Edwin Ushiro: Don’t Look Away

“I’m not sure what to make of that,” Edwin Ushiro says when told that Sarah Jessica Parker has teamed up with Bravo to produce the reality series American Artist. “There’s no right or wrong way to make art, so I don’t know how that would work.” Born in Maui and currently living in Los Angeles, Ushiro has been sketching and illustrating his entire life. In fact, he says his mother traces his first artistic inclinations back to when he was just two years old.

From then on, it became apparent that art was his life’s calling. “It’s the only thing I really know how to do. I never considered any other kind of education.” Much of his work is inspired by Japanese manga art. “My grandmother is in Japan — I grew up reading manga instead of Marvel comic books.”

Utilizing T-shirt transfers, ink, digital illustration, watercolors, and acrylics, Ushiro’s art is stylized yet introspective. He reinterprets memories as hazy dreams and explores the intricacies of Hawaiian folklore. He says his art is about revisiting his childhood, but also wistfully alludes to a professor’s talent for telling ghost stories as part of his inspiration. In tandem with his contemporary aesthetic, it makes sense that Ushiro has parlayed his talents — commercially — into working on the sci-fi soap opera Battlestar Galactica as well as developing art for Linkin Park and a host of high-profile ad campaigns. Some of his other clients include Disney and the Olsen Twins.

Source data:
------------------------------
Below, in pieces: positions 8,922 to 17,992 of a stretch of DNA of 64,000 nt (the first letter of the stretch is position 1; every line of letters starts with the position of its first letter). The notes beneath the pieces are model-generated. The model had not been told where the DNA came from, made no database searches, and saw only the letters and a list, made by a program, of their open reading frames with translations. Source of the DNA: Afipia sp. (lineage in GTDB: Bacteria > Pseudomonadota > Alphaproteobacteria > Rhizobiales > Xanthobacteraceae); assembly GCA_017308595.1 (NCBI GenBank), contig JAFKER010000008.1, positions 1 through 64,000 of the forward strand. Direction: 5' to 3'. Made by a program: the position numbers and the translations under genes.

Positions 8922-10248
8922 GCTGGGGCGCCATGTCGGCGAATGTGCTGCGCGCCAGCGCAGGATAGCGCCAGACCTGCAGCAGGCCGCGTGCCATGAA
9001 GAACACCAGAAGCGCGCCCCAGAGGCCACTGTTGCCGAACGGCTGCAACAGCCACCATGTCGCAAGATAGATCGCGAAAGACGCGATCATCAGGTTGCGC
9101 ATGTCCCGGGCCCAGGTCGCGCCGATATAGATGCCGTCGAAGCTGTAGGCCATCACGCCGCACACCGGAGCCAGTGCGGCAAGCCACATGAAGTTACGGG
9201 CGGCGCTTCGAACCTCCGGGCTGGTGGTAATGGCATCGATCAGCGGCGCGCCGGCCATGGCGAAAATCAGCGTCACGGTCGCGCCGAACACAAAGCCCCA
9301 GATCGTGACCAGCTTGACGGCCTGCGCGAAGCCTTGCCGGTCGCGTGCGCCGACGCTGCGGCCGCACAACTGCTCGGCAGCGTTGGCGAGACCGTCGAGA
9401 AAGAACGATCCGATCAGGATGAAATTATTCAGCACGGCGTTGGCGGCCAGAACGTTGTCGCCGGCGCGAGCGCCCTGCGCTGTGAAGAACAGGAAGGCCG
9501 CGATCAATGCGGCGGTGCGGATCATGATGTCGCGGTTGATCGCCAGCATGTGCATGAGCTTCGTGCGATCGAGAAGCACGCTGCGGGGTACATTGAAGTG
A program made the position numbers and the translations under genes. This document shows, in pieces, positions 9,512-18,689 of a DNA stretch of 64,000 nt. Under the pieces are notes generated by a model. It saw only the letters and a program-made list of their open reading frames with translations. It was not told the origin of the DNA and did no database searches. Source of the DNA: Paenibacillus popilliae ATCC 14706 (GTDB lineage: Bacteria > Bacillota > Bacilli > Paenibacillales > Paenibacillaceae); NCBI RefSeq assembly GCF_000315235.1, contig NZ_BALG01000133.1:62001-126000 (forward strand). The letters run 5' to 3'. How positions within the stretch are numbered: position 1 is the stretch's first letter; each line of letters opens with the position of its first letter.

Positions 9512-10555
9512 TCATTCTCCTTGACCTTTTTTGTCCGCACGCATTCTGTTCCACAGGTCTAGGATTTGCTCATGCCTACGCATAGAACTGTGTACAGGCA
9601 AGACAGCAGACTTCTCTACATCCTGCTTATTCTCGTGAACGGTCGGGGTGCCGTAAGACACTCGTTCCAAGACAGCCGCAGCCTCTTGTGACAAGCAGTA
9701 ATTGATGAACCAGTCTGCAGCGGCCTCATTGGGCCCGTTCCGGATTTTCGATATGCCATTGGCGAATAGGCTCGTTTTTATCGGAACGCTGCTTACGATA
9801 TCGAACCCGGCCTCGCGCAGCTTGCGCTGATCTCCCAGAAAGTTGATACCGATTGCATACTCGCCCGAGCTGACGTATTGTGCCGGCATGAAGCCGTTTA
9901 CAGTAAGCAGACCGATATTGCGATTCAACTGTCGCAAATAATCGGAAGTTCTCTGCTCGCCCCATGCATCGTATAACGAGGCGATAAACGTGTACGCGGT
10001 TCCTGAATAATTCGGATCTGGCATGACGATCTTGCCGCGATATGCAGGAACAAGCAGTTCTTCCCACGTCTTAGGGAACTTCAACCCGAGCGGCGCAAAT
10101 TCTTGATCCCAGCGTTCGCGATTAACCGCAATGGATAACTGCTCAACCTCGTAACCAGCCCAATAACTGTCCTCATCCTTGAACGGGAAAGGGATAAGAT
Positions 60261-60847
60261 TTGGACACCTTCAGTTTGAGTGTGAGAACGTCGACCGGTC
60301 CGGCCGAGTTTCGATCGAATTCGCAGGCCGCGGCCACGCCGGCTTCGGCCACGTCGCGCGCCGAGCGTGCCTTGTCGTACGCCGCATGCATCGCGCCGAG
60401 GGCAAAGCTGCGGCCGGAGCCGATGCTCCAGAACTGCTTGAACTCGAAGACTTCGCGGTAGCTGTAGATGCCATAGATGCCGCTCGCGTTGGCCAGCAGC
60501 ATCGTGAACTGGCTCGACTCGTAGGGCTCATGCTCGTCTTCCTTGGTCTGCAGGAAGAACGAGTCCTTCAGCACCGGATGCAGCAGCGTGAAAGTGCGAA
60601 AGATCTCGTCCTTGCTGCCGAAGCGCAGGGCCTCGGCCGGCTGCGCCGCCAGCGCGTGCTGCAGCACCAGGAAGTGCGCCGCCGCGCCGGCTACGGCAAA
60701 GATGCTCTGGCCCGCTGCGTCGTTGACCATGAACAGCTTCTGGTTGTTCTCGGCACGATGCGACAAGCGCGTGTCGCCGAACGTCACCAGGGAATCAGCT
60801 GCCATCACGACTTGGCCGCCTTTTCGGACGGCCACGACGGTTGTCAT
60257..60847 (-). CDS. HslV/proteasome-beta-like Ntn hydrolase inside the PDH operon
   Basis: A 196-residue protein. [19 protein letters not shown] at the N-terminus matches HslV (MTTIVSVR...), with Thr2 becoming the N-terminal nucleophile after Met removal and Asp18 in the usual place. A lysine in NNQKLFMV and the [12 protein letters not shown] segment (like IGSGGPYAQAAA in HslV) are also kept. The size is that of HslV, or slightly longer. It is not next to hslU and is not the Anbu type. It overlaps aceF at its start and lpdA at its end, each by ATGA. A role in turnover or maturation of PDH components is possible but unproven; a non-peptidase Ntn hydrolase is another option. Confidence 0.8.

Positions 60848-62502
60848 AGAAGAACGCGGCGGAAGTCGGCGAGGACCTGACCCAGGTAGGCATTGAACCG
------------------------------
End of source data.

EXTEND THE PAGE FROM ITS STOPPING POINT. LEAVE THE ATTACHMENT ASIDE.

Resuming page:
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He finds that these efforts keep him grounded in a way. “It’s a very collaborative industry — you have to be more open-minded and accept other people’s ideas.” But despite artistic vision, everything always comes down to money. “A lot of the times, the things you want to do might not be in the budget.”

Although Ushiro has had previous exhibitions and finds his work currently on display at LA’s Project:Gallery, he continues to feel humbled whenever he steps inside a New York gallery. “When I go to galleries in New York — in Chelsea — they feel too big. I feel like I shouldn’t be there.” While Ushiro’s solo show at Project:Gallery closes August 9, his work will be featured as part of a group exhibition at the Galleries Johanssen in Berlin, Zurich, and Paris, and again in 2009 as part of another group show in Seoul, Korea in the aptly named “Erotic Show.”

But above all, there are his words of wisdom — as pertinent to artists as they are to museum patrons — about giving everything hanging on a museum wall a fair shot. “If you look at art, and you don’t like it, and then you walk away, you lose the experience it tries to bring to you.”

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